Weekly Market Wrap

Week in Review

Stock market returns were mixed last week. The NASDAQ Composite, which has been the leader all year, was the only major index to finish in the green. The S&P 500 index declined 0.8%, and the value-tilted Dow Jones Industrial Average erased half of its year-to-date gains when it dropped 1.2%. Crude oil cratered as much as 17% during the week, before rallying in the final two days to close only 7% lower. Gold, meanwhile, briefly touched an all-time high and had its best weekly close in nearly 3 years.

One Thing to Consider

The Federal Reserve raised rates for a tenth consecutive meeting yesterday. That wasn’t a surprise. Neither was it surprising when Chair Jerome Powell laid the groundwork for a pause in hikes, removing language from the prior meeting’s press release that indicated additional policy firming would be necessary, and replacing it with more flexible language that highlights the Fed’s data dependence going forward. After raising rates by 5% in just over a year, Powell believes policy is near a sufficiently restrictive level. Ever the pragmatic pivoter, he now wants to assess the extent to which their cumulative tightening actions, ongoing QT, and recent bank failures will affect credit creation and stymie demand. Friday’s jobs report, which exceeded expectations for the thirteenth consecutive month, showed how resilient this economy continues to be in spite of policy pressures.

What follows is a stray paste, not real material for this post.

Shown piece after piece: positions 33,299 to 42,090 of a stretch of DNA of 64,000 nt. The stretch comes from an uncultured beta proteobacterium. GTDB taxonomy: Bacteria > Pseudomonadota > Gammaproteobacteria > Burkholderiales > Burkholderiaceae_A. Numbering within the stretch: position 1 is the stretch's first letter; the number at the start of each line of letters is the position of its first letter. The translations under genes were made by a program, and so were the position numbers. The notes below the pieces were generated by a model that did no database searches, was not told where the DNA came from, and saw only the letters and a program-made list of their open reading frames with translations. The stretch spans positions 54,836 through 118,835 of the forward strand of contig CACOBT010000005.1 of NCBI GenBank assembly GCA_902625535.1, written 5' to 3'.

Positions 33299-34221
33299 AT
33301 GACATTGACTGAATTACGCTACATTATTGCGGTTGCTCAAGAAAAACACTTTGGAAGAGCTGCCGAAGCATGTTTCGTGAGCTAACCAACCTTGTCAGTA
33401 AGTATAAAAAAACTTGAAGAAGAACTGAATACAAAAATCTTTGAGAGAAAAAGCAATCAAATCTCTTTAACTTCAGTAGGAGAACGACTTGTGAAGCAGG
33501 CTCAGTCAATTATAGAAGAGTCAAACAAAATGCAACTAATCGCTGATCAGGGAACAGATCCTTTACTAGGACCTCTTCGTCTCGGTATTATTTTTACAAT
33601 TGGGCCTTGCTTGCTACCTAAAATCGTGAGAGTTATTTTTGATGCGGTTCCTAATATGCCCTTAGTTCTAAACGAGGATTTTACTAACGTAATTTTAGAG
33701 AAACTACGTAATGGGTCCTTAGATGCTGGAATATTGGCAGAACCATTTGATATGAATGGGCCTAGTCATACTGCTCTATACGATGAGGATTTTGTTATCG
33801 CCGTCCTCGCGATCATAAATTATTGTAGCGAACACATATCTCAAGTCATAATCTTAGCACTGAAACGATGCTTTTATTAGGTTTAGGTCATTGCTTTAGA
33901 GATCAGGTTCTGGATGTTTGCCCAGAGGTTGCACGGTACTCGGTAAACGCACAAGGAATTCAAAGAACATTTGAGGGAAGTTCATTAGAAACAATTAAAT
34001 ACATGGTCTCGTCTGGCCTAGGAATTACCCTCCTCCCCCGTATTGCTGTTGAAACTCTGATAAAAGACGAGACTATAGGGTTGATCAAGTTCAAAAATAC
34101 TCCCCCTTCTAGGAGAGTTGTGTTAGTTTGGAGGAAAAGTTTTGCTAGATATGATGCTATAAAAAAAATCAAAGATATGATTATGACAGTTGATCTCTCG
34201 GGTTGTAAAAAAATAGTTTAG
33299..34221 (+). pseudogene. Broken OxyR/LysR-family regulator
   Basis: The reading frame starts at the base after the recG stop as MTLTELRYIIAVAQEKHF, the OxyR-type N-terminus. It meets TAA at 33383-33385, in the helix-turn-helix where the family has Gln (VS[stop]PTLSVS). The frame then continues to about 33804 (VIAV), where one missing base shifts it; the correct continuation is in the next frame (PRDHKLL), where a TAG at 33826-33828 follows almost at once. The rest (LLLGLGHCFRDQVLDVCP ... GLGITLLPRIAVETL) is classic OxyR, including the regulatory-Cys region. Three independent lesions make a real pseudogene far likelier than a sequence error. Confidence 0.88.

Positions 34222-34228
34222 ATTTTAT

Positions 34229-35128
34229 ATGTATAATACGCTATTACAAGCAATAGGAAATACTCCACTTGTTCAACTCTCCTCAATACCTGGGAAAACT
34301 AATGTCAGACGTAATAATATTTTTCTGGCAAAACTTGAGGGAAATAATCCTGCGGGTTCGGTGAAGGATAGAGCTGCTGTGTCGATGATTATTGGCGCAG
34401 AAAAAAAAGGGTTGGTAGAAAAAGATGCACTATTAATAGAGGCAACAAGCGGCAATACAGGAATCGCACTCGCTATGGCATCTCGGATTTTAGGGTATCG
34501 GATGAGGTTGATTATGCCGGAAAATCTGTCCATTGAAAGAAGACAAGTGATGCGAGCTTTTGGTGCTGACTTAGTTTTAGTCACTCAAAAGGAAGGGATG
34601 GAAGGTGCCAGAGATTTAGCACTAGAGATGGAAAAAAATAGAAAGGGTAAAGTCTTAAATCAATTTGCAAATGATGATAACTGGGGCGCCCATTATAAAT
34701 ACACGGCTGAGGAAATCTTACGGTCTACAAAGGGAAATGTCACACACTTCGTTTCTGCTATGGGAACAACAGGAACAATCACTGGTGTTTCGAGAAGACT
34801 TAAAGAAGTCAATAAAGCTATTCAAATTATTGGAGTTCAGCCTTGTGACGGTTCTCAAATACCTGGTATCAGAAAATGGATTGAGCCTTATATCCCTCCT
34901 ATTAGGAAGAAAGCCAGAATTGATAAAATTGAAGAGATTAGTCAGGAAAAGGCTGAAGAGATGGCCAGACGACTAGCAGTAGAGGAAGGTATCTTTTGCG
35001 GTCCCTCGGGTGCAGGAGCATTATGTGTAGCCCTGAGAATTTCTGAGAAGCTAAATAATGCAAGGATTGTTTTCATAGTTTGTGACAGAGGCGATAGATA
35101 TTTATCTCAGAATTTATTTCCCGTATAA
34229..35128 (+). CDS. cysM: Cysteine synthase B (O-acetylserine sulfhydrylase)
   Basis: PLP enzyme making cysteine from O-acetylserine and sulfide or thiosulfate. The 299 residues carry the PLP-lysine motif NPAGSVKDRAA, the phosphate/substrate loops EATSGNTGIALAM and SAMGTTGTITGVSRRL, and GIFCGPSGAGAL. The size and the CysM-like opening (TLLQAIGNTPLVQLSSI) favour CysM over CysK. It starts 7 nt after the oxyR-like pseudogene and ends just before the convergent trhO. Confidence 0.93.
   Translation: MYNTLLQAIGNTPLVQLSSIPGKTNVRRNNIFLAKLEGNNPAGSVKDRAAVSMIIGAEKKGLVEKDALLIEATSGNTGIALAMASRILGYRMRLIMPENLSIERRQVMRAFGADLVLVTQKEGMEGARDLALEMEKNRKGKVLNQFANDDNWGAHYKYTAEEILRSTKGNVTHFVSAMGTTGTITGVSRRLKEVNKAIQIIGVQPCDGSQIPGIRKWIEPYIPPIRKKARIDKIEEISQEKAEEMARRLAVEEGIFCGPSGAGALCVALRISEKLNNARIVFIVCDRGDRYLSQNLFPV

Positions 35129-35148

Monitoring Macroeconomics

GDP continued to grow in the first quarter of 2023, though it was less than consensus expectations thanks to a large drawdown in inventories. Economists still widely believe that a recession will hit the United States sometime in the latter half of this year. The odds of a ‘soft landing’ – a scenario where the Fed successfully contains prices without creating widespread economic hardship – has declined, given price pressure that remain stubbornly elevated and the banking stresses that have emerged since March.

Measures of inflation remain well above the Federal Reserve’s 2% target, but CPI has decelerated for 9 straight months and measures of core price changes have dropped below 5%. Unemployment, meanwhile, is near 70-year lows, and job creation to start 2023 has been well above the level needed to keep pace with population growth.

What’s Ahead

Here are the key data releases to keep on eye on in the coming days.

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